Crucifixes for Various Amphibians, 2000
The stream ran along the edge of the wood, bordering the back gardens of the houses on the estate where we lived. The gardens were long and green and stretched up to patios and big glass windows. Behind the windows you could see the shapes of people moving around their homes. They had no idea we were there, playing by the stream and watching them. The backs of their houses seemed so private and different to the fronts. Darker, larger and quieter.
Most of the toads we caught in those days were big, gnarled and brown. They lumbered across the earth and rarely seemed to hop. This made them easy to catch. The banks of the stream were the best place to find them but they also turned up deep into the wood, living wherever it was dark and damp.
I don’t know when the crucifixions started but they probably grew out of our work as dam builders. The twisting course of the stream made it a perfect place for damming. By scooping mud and forming compact walls reinforced by sticks we could hold up the flow of the water, flood the stream’s banks and create deep pools. It was hard work and you had to concentrate.
Once the toads had been caught and gathered together we would hold them captive in the dam pools. We made the crucifixes by lashing together sticks and digging them deep into the mud. The toads were heavy and the crosses had to be strong enough to carry their weight. With one person holding the crucifix and my brother keeping the toad in position, I would bang four small nails through its feet. If the nails didn’t work we would have to use wire, which was always more fiddly. We would usually build a row of crosses down both banks of the stream so that we could crucify up to five toads at a time.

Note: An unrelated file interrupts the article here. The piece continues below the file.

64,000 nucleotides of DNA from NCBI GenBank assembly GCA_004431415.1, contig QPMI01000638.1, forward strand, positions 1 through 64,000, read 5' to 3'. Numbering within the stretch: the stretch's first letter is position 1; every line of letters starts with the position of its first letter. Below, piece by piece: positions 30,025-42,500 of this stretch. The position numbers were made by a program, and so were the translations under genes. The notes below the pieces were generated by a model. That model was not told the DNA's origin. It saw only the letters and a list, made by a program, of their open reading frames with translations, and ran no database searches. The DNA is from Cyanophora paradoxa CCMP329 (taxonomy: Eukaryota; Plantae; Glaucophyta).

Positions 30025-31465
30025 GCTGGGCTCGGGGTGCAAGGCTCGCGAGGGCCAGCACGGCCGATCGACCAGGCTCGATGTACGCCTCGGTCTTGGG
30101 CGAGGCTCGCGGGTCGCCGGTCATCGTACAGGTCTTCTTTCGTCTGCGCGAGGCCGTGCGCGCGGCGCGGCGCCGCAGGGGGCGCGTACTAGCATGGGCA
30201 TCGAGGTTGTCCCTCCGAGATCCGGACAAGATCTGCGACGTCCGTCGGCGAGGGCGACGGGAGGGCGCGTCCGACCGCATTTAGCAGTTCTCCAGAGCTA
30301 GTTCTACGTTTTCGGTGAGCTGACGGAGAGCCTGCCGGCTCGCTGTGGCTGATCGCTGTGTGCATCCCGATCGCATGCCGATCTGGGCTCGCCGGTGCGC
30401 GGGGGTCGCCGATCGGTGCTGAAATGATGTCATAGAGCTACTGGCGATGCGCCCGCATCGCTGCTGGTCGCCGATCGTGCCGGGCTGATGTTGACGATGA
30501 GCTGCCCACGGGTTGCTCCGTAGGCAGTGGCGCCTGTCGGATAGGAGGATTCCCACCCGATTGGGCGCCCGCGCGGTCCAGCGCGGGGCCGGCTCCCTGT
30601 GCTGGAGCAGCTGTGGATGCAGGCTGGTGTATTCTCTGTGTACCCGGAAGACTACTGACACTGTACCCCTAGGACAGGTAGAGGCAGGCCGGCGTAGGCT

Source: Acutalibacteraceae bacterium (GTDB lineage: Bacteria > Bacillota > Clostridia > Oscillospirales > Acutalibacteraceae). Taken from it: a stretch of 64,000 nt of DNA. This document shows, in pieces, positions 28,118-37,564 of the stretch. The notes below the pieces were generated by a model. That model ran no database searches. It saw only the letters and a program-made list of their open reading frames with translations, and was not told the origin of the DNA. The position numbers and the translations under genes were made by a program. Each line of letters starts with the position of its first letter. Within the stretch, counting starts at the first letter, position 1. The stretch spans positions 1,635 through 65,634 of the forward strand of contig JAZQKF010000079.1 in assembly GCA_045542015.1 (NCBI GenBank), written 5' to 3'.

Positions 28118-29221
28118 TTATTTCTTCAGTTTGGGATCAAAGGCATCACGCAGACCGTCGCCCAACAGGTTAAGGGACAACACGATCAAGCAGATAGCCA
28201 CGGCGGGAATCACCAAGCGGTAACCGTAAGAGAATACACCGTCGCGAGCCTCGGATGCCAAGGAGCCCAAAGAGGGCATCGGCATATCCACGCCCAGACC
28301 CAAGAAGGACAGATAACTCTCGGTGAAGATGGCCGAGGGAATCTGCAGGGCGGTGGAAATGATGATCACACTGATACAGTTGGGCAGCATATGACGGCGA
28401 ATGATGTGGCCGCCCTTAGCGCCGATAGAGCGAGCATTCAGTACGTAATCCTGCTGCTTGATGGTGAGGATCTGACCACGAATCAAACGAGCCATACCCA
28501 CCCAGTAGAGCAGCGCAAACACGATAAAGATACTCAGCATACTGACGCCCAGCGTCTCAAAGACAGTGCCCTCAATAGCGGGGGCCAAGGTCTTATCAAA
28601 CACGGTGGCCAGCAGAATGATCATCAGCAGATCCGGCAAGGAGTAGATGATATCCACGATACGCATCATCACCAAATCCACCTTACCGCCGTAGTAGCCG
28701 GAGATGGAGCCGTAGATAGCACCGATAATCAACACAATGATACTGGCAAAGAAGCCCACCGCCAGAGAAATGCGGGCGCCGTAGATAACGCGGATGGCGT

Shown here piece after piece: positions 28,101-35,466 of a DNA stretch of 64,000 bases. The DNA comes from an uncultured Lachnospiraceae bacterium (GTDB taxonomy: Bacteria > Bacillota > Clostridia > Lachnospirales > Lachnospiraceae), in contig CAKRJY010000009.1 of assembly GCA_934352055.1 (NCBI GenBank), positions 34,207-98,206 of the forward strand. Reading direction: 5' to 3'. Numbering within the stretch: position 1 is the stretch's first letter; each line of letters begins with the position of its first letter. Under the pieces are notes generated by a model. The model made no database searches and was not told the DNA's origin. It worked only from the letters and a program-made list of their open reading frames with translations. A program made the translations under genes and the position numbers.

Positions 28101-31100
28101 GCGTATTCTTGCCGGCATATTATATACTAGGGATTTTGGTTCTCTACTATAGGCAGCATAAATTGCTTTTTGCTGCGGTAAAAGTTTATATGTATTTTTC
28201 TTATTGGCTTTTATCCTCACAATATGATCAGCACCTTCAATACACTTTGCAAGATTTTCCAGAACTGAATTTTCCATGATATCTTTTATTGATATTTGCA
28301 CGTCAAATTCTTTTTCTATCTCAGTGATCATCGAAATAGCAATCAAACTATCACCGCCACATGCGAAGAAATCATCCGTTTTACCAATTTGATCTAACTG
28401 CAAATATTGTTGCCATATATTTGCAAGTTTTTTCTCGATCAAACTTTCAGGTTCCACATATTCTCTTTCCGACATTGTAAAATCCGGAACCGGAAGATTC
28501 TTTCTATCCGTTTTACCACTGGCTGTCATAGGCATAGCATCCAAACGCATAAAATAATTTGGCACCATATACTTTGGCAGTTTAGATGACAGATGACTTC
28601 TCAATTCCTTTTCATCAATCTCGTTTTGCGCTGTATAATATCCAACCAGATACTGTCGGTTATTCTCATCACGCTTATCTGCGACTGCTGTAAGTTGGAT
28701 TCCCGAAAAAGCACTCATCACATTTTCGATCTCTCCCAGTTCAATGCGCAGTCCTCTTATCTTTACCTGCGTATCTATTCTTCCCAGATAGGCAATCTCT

With the toads on their crosses we would return to my house. From under the sink in the kitchen we gathered bottles of bleach, washing up liquid and Dettol. In the garage we mixed these up in a bucket with Castrol GTX, paint, petrol and white spirit. It was difficult to get the toads’ mouths open and we found it hard to tip the poison down their throats. We used matchsticks and bits of twig to prise their mouths apart and then prop them so they wouldn’t close. Not that much mixture went in. Some of the toads would wriggle and shake. They would go all twitchy. I think some of the others were already dead.
Duncan Coates, ‘Crucifixion, recollections from 1972’, 2001